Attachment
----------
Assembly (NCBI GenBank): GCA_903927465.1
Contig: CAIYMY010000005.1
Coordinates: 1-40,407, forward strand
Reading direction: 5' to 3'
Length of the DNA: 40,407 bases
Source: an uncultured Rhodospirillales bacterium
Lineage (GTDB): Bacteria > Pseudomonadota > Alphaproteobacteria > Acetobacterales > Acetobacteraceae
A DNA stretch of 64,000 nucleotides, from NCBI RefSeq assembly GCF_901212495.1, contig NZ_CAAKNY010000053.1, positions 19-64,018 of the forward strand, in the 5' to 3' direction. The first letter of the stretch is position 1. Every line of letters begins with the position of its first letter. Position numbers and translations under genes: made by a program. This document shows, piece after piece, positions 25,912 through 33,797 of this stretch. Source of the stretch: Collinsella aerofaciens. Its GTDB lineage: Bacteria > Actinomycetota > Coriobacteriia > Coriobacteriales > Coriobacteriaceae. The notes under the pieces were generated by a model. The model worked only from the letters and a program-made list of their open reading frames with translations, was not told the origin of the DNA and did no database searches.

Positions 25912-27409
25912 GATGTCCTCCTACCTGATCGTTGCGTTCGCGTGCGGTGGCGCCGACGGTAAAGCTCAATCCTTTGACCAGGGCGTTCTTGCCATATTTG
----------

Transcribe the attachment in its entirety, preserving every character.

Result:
Assembly (NCBI GenBank): GCA_903927465.1
Contig: CAIYMY010000005.1
Coordinates: 1-40,407, forward strand
Reading direction: 5' to 3'
Length of the DNA: 40,407 bases
Source: an uncultured Rhodospirillales bacterium
Lineage (GTDB): Bacteria > Pseudomonadota > Alphaproteobacteria > Acetobacterales > Acetobacteraceae
A DNA stretch of 64,000 nucleotides, from NCBI RefSeq assembly GCF_901212495.1, contig NZ_CAAKNY010000053.1, positions 19-64,018 of the forward strand, in the 5' to 3' direction. The first letter of the stretch is position 1. Every line of letters begins with the position of its first letter. Position numbers and translations under genes: made by a program. This document shows, piece after piece, positions 25,912 through 33,797 of this stretch. Source of the stretch: Collinsella aerofaciens. Its GTDB lineage: Bacteria > Actinomycetota > Coriobacteriia > Coriobacteriales > Coriobacteriaceae. The notes under the pieces were generated by a model. The model worked only from the letters and a program-made list of their open reading frames with translations, was not told the origin of the DNA and did no database searches.

Positions 25912-27409
25912 GATGTCCTCCTACCTGATCGTTGCGTTCGCGTGCGGTGGCGCCGACGGTAAAGCTCAATCCTTTGACCAGGGCGTTCTTGCCATATTTG